Last week, U.S. investors brushed off geopolitical worries, pushing stocks to a record high. But it’s a mistake to attribute the rally solely to economic strength.
Despite some better–than-expected headline economic numbers, data have actually been mixed. For instance, while there was a big February bounce in a key manufacturing gauge, an important measure of the service sector sank to a four-year low in February.
Meanwhile though job growth rebounded in February, other metrics – including a still-low labor force participation rate and high long-term unemployment – reaffirm that the U.S. labor market is still struggling with structural challenges.
For now, however, as I write in my new weekly commentary, the “good enough” economic data, momentum and low rates are allowing the bull market to enter a sixth year. On March 9, 2009, the stock market bottomed amid the throes of the financial crisis, and the next day marked the start of an upturn.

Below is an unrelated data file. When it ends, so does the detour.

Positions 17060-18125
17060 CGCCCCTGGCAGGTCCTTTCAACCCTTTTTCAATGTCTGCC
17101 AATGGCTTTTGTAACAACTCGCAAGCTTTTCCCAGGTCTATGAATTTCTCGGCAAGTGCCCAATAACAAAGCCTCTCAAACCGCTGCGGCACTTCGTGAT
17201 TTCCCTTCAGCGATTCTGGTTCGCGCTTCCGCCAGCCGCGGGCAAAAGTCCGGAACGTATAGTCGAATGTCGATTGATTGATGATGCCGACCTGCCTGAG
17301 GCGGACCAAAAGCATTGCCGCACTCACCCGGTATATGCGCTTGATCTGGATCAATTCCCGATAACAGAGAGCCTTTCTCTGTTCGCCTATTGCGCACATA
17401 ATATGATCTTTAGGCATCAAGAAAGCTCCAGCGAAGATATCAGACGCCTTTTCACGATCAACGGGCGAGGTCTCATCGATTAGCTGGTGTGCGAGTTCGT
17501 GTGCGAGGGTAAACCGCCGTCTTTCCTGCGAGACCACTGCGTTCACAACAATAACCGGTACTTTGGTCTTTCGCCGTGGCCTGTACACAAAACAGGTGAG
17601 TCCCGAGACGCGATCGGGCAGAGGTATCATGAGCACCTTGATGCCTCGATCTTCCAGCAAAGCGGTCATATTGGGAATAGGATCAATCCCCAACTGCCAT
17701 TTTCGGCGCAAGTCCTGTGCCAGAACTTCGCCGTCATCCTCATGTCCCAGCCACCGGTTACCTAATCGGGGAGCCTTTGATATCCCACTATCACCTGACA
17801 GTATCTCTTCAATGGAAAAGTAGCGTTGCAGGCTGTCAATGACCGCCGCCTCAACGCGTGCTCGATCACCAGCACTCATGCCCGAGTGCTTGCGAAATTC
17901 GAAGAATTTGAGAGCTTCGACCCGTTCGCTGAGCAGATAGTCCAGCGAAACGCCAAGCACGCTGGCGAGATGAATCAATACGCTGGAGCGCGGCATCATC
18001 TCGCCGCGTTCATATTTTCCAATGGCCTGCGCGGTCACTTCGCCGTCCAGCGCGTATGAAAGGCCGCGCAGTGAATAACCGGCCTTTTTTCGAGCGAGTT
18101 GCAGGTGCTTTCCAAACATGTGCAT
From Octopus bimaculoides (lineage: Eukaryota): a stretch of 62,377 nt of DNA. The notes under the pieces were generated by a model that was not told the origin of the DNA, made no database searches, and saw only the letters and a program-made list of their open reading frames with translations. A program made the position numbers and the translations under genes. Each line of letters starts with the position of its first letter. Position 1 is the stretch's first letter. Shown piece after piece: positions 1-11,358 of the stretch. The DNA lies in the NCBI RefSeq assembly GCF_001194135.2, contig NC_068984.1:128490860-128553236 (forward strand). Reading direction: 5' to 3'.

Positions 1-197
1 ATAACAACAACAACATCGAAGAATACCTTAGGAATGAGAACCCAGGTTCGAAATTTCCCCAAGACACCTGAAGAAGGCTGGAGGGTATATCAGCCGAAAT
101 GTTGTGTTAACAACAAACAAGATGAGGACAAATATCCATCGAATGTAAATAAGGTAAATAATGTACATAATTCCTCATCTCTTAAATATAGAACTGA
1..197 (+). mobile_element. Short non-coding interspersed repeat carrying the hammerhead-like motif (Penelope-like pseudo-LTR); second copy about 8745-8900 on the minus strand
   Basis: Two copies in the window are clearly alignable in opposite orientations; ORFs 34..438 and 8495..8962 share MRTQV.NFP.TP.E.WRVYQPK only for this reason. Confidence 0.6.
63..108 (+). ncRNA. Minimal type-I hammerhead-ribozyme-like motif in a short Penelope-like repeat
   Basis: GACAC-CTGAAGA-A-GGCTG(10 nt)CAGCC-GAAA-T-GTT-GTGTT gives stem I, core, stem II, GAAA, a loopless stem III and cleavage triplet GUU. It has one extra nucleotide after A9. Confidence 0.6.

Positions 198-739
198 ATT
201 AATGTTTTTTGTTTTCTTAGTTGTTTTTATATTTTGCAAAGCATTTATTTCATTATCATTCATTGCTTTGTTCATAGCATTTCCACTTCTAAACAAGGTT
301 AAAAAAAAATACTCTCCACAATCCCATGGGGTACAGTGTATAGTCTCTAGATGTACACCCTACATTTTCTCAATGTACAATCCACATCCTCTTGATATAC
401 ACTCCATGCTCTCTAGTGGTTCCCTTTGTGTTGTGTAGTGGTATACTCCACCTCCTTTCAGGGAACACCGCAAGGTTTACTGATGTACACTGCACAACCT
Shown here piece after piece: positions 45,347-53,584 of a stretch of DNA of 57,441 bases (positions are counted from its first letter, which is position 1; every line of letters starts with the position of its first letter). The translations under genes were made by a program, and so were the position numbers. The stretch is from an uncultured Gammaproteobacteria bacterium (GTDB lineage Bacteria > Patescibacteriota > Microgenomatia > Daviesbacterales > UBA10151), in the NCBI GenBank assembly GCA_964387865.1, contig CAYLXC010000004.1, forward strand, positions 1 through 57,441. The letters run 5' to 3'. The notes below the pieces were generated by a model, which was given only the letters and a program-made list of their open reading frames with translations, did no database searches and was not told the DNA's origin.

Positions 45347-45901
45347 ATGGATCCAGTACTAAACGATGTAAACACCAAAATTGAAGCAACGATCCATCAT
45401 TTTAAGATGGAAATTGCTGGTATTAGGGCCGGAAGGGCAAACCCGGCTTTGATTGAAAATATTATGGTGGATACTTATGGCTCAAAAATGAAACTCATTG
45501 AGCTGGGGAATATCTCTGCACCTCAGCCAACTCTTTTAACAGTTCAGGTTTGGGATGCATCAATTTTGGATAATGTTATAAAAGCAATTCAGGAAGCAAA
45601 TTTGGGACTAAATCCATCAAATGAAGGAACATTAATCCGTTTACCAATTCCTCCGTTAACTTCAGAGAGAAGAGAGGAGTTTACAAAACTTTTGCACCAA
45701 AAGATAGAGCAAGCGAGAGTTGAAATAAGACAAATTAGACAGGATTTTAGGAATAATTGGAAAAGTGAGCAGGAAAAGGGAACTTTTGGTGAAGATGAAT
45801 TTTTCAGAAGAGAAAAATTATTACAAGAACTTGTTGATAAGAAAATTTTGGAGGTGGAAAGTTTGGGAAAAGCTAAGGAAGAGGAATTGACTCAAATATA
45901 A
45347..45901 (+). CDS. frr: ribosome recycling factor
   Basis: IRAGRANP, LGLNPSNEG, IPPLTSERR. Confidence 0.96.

So what does this mean for investors? I believe there are two strong arguments for sticking with stocks, which I believe can move higher in 2014.
- Relative valuations. While stocks are no longer cheap, equities still look like a more attractive option than cash or bonds. Cash investments are effectively paying nothing, and traditional areas of the bond market offer little return on a post-inflation, post-tax basis.
- The macro environment. I expect continued low inflation and low rates as well as a gradually improving economy, an economic environment that is supportive of stocks.
Still, while I expect the bull market to last for a sixth year, I do foresee more modest U.S. market gains and more market volatility in coming months, given ongoing geopolitical turmoil, Fed tapering and the still-fragile environment in emerging markets.